Abstract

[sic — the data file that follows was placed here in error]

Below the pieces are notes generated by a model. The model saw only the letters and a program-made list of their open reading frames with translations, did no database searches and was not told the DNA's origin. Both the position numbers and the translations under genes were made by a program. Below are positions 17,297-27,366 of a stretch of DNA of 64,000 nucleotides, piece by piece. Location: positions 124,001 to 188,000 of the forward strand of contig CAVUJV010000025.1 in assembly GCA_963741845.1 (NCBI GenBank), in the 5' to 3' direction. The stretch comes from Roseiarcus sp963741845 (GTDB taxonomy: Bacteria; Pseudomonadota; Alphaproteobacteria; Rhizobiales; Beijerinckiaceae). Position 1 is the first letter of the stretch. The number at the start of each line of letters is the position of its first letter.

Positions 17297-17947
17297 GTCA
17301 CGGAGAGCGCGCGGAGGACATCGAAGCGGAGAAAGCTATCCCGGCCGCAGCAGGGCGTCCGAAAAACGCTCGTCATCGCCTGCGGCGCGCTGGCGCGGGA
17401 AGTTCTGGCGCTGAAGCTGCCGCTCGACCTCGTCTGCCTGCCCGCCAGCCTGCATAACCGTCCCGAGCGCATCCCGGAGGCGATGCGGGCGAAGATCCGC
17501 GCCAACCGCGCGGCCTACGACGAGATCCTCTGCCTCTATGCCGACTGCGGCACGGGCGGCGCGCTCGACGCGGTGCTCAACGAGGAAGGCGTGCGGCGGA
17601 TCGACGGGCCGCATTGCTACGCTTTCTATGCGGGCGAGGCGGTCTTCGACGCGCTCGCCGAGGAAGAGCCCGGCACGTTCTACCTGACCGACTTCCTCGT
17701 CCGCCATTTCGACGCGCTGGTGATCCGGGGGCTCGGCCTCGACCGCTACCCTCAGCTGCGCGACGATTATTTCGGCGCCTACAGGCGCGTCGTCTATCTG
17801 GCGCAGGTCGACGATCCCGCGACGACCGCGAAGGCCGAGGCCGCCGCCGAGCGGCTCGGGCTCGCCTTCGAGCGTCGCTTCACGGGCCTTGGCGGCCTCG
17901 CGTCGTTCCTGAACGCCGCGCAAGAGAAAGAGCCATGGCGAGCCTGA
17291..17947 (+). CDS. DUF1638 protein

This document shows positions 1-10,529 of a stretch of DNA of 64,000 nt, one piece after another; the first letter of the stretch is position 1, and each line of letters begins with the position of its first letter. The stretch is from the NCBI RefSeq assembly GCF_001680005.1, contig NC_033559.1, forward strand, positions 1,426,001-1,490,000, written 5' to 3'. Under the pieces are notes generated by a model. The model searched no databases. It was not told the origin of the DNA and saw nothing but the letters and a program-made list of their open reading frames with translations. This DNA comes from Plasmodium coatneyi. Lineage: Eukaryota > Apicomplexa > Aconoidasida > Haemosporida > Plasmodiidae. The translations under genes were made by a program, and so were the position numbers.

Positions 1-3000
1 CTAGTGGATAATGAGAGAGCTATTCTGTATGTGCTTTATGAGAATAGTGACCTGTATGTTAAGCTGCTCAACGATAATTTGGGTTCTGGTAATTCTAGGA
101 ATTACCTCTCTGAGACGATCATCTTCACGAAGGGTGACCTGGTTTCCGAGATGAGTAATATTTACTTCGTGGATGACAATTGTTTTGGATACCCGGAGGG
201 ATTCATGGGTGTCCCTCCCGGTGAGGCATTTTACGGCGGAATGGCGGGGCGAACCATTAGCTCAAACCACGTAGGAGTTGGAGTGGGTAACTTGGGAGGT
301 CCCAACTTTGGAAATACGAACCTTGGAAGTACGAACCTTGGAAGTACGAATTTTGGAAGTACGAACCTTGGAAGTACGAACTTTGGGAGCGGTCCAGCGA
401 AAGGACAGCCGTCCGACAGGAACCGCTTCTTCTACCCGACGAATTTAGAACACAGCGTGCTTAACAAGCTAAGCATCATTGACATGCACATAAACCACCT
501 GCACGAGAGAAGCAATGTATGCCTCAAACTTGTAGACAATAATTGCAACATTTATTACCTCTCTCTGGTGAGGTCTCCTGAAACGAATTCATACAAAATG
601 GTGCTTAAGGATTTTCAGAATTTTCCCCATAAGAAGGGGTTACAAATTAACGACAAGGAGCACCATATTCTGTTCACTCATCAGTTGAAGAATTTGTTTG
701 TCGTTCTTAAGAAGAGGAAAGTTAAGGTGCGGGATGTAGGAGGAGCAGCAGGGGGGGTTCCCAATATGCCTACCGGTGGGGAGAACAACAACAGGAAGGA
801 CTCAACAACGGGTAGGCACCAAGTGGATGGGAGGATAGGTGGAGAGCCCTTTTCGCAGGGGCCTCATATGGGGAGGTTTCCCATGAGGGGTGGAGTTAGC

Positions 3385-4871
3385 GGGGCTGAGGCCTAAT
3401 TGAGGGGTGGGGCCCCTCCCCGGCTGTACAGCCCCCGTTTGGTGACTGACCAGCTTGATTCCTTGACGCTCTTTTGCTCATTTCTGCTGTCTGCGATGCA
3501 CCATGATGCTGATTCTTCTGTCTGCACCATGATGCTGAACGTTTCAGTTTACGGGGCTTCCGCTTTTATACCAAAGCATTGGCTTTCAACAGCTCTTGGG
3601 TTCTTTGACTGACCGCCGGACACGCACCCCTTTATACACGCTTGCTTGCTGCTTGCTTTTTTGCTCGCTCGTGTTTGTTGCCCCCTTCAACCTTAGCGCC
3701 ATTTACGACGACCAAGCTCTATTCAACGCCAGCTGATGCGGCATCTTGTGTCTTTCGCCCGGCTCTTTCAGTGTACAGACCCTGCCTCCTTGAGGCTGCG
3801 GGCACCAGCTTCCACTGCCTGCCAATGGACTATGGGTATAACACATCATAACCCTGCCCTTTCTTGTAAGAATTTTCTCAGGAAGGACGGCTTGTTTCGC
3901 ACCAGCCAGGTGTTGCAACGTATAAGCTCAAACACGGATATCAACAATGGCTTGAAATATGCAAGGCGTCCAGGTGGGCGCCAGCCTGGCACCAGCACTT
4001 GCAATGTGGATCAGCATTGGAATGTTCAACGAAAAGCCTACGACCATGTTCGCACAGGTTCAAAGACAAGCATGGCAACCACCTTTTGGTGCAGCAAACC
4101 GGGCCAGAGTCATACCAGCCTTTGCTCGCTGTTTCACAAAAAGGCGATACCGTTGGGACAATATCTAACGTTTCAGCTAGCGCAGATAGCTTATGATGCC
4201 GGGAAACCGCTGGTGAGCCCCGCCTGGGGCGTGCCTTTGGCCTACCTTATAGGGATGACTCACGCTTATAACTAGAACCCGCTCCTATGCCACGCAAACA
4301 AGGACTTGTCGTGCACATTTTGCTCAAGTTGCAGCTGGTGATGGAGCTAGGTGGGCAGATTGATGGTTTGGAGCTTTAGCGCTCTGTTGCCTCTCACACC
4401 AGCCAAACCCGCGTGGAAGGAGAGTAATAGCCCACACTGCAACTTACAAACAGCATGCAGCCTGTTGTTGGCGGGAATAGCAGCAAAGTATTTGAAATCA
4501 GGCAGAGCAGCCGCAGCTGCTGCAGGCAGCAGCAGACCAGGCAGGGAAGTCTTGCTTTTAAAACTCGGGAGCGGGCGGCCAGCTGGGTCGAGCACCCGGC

The grain size of sediments from shallow boreholes (1–4 m) was used to determine the origin of four landscape elements on Point Pelee, southwestern Ontario. The sand plains, an area of low relief near the interior of the point, are composed of sediments derived from the lake floor and washed onto the Pelee–Lorain moraine by rising postglacial lake levels. The dune and beach ridge formations on the western flank of the point were built in the last 1000 years, with sediment eroded and moved alongshore from the bluffs to the north. The presence of several truncated ridges at the southern end of the enclosed marsh was confirmed. A new theory for the development of Point Pelee is proposed, in which alongshore transport of material is considered to be insignificant during the initial development of the point, but dominant during its later history.

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